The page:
The travelling was becoming heavier now, and the storm increasing in violence. But still he pressed on, up hill and down, over wind-swept lakes, and bleak stretches of wild meadows. But for the importance of his mission he would have sought the shelter of a friendly clump of bushes, and camped for the night. He had often done so in the past, for he could sleep as comfortably curled up in a nest of fir boughs with the snow weaving its mystic web over him as on a soft bed. But not to-night could he afford to tarry. Too much was at stake, so he must hasten on, no matter how fierce the storm or how hard the trail.
His attention was at length arrested by recently-made marks in the snow. He was woodsman enough to understand that some one was travelling that way, evidently under considerable difficulty. Several times he stopped to examine where the wayfarer had floundered about in the snow in desperate efforts to regain the trail. He wondered who it could be, so he hurried forward hoping to overtake the struggling man, for the thought of a woman never once entered his mind.
He had gone but half a mile when he came to a place where the traveller had left the trail and gone off to the right. He stood debating with himself whether to follow or not, when the sound of a human voice mingled with the roaring of the wind. What was said he could not distinguish, although he was certain that it was a call for help. Hesitating no longer, he surged rapidly forward, keeping careful watch upon the crooked tracks. Someone was in need, he was certain, who had become bewildered, lost the trail, and in despair had uttered a wild cry for help. Such cases were not uncommon, especially in winter, where men had perished, and the great forest had never revealed the secrets.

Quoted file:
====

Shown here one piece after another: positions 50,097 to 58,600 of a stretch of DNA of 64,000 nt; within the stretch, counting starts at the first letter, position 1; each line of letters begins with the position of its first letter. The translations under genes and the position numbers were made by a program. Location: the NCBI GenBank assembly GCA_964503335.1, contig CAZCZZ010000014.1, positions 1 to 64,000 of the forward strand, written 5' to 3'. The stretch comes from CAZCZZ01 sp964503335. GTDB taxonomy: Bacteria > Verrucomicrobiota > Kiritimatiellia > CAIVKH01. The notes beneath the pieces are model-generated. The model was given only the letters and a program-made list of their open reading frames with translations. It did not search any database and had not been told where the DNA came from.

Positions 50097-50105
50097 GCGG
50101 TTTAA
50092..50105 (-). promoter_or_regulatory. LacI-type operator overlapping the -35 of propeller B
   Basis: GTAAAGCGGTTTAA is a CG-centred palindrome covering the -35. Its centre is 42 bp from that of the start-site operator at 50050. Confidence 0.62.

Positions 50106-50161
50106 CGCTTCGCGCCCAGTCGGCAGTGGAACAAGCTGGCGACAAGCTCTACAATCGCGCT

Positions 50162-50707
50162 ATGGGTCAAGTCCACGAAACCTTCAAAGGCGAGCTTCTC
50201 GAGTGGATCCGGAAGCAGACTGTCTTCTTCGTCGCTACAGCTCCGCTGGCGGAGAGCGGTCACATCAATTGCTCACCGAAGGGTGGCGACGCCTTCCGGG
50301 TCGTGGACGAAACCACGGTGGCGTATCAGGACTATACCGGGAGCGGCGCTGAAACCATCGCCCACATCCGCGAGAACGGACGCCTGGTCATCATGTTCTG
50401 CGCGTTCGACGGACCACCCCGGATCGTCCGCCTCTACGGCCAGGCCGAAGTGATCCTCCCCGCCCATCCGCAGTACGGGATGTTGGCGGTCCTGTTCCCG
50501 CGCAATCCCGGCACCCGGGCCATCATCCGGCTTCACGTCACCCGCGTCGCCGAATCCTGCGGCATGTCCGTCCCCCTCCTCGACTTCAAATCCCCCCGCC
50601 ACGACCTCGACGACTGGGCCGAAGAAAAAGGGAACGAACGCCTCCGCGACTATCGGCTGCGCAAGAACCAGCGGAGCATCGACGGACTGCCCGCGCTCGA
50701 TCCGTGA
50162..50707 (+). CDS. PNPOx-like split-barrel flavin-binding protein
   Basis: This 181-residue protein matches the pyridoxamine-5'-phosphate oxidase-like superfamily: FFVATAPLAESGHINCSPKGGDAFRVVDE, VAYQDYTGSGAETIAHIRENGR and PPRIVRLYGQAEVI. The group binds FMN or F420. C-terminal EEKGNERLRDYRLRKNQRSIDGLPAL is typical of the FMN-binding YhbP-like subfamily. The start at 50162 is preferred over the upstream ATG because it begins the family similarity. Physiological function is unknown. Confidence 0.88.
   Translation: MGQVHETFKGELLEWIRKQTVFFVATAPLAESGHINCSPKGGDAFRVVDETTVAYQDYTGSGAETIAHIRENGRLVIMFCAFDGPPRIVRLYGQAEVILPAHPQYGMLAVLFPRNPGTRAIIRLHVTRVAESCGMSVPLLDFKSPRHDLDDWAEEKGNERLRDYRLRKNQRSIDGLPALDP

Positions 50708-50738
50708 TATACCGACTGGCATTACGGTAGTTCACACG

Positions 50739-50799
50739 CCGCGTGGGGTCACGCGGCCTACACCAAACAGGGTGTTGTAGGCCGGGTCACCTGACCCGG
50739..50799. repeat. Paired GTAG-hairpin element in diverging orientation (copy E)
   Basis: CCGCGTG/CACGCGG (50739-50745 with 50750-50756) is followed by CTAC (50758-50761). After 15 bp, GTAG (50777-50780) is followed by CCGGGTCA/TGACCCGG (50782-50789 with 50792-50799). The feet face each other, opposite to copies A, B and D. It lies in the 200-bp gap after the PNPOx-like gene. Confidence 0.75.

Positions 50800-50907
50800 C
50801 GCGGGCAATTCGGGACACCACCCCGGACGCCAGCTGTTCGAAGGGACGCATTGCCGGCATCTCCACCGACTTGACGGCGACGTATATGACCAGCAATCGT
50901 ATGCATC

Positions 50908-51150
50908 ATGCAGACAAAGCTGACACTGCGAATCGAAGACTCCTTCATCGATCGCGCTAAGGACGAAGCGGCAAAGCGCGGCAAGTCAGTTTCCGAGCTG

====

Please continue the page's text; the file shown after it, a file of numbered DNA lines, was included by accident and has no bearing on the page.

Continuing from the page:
In a few minutes his keen eyes caught sight of something huddled at the foot of a lordly tree. That it was a human form he was sure, and as he stepped forward a great cry of surprise leaped from his lips. Like one almost bereft of his senses he sprang toward the girl, caught her in his arms, and looked into her white face.
“Jean! Jean!” he passionately cried. “Don’t you know me, your own Dane? Open your eyes, and speak to me!”
Slowly, as if coming out of a troubled dream, the girl opened her eyes, and stared into her lover’s face.
“Don’t look at me that way,” he pleaded. “Don’t you know me? It is Dane.”
Then he kissed her again, and again, beseeching her, and calling upon her to speak.
Gradually the light of understanding dawned in Jean’s eyes. At first she imagined it was but a happy dream from which she would shortly awaken. But as those strong arms held her firm, and that loved face remained close to hers, she knew that in very truth it was her own Dane. Her lips parted in a glad smile, and reaching out her arms, she impulsively twined them about his neck.